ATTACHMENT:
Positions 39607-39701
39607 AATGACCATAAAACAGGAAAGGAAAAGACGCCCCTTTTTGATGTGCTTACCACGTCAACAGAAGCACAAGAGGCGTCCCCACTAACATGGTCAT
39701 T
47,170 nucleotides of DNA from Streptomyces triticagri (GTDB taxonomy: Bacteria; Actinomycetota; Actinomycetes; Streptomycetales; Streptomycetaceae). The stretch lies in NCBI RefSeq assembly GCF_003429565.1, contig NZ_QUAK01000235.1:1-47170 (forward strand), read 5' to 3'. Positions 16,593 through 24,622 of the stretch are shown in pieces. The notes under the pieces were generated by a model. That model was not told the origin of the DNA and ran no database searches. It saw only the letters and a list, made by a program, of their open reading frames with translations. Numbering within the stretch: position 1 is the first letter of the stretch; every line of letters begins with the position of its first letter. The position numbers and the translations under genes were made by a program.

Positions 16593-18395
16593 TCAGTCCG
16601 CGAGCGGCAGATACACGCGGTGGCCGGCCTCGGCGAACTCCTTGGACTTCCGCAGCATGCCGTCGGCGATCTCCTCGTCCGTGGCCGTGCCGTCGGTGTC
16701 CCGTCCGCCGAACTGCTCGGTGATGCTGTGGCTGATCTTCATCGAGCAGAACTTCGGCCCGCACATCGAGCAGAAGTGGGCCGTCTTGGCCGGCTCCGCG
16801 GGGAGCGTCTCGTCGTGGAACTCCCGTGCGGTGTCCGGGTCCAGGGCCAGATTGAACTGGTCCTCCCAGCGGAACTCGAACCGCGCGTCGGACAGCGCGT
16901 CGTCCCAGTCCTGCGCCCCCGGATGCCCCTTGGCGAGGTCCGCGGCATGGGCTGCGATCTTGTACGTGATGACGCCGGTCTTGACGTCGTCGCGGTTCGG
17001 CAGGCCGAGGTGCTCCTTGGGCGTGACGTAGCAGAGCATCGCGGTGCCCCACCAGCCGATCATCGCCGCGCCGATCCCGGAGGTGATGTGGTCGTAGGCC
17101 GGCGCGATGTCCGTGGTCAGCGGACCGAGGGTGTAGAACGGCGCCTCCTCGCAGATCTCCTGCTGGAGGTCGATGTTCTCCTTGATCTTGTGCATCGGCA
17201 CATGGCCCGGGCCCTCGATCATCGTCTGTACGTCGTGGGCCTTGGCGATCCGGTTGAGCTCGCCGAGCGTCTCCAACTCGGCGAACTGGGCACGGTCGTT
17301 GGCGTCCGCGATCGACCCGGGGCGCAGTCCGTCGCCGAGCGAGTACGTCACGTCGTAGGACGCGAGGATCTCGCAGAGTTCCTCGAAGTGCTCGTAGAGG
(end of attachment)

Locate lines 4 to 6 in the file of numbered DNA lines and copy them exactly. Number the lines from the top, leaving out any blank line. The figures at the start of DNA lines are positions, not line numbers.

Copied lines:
47,170 nucleotides of DNA from Streptomyces triticagri (GTDB taxonomy: Bacteria; Actinomycetota; Actinomycetes; Streptomycetales; Streptomycetaceae). The stretch lies in NCBI RefSeq assembly GCF_003429565.1, contig NZ_QUAK01000235.1:1-47170 (forward strand), read 5' to 3'. Positions 16,593 through 24,622 of the stretch are shown in pieces. The notes under the pieces were generated by a model. That model was not told the origin of the DNA and ran no database searches. It saw only the letters and a list, made by a program, of their open reading frames with translations. Numbering within the stretch: position 1 is the first letter of the stretch; every line of letters begins with the position of its first letter. The position numbers and the translations under genes were made by a program.

Positions 16593-18395
16593 TCAGTCCG